Games with strong focus on story and less focus on gameplay mechanics usually leave a strong impression despite the lack of action. Cutting back on action sequences leaves space for dialogue, exploration and emotional experience. Listed below are six games in this style that we enjoyed, in no particular order.
A Normal Lost Phone
A Normal Lost Phone brings a unique experience with the use of very simple mechanics. The whole gameplay is basically browsing a stranger’s phone that you found on the street. Let’s say that you try to unlock it to be able to determine the owner and return the phone.
In this case the task isn’t that easy. In order to find clues, you basically need to go through the owner’s contacts, personal messages… and suddenly you find yourself reading their emails and logging in to online forums. After being overcome by the initial curiosity, you will all of a sudden feel uncomfortable, almost like a stalker.
Life is Strange
Ever miss high school? Life is Strange will take you back to your teenage years and all troubles that come with it. Apart from the everyday school kids’ matters, whether it is the grades or crushes, there is also a huge storm about to hit the city of Arcadia Bay.
Luckily Max Caulfield, a 14 year old aspiring photographer just moved back to town and soon enough, she finds out about her ability to reverse time. Which would have come in handy back then because all of us probably did or said something stupid that we now regret. What makes the game is unique is the opportunity to make decisions that have consequences which really drags the player in.
The Red Strings Club
Released only recently, The Red Strings Club combines elements of an adventure and visual novel. Taking place in a cyberpunk setting, the game is driven forward by dialogues.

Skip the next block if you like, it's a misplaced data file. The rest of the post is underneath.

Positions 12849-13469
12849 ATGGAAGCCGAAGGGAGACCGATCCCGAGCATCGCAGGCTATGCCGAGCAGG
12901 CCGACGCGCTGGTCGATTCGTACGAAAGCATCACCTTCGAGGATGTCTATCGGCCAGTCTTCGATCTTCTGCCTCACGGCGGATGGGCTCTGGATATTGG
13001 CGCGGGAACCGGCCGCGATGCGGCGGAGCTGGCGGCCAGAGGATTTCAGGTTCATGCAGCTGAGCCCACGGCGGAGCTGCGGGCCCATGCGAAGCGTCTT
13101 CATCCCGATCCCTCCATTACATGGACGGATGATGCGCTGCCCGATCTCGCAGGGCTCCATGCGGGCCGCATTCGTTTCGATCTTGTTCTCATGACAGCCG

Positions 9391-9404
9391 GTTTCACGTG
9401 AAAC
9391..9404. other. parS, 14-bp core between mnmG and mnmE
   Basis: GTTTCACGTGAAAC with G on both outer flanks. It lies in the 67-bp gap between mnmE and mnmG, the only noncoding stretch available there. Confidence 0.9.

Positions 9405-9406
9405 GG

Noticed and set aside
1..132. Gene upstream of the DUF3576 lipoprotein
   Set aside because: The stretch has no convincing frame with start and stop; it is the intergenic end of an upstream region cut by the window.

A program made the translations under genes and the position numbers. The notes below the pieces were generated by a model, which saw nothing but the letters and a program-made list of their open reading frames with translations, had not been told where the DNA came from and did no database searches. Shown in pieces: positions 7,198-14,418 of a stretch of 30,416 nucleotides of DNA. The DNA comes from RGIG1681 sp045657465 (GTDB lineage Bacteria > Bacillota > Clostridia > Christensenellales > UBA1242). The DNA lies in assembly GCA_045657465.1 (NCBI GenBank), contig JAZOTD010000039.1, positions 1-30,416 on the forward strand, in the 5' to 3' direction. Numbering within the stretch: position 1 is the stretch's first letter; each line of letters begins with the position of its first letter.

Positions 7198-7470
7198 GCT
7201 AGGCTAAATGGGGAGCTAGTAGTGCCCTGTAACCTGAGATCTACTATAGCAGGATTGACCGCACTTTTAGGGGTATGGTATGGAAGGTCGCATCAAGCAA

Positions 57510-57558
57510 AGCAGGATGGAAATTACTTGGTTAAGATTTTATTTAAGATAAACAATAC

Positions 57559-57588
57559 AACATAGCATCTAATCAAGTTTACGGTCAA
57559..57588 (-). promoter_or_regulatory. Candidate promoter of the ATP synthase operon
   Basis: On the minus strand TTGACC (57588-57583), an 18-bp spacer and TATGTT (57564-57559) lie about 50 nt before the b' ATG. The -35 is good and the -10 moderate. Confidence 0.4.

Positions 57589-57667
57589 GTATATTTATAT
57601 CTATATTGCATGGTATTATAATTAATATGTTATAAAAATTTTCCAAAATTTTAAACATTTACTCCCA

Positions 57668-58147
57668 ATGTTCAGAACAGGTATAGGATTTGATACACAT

Most of the time, you will play as a bartender and attempt to learn useful information from the customers. While clicking through conversations might not be that exciting, you can also meddle with the guests’ emotions which opens up new possibilities and enhances the feeling of control. Thanks to this, the game will really drag you in.
What remains of Edith Finch
Edith, a 17 year old pregnant girl, decides to return to the house where she grew up to uncover the destiny of her relatives. The family is cursed and all of Edith’s relatives died long before they should have. Exploring the diverse and beautifully decorated house where every room is a world of its own, you learn about their fates.
The setting feels very personal and each member has an original sequence dedicated to their story. The gameplay of these sequences varies, therefore each of them feels fresh and innovative. You will have a chance to discover a kingdom or navigate a hungry shark down a hill. That sounds awesome, right?
The Wolf Among Us
The makers of The Walking Dead game followed up on their previous success with this title. Based on the Fables comic books, they created a thriller games series. Taking on the role of a sheriff to investigate murder, the core choice and consequence game mechanics allow the player to reach multiple endings based on their decisions.
While some might object that The Wolf Among Us is more like an interactive movie than a game, it is one of the best in the genre, comparable to successful TV series.
Homesick combines the elements of interactive storytelling with original approach. Waking up alone in a huge abandoned building, your task is to uncover what happened and where has everybody gone. The game includes a lot of exploration with a realistic postapocalypse feel to it.
Starting from simple hints, you will have to actually decode and learn to use a new alphabet in order to read messages and letters left behind. With superb graphics and ambient music, the game creates a unique experience.
There is our top interactive story games, did we miss any off that you think should be on here? Let us know in the comments below!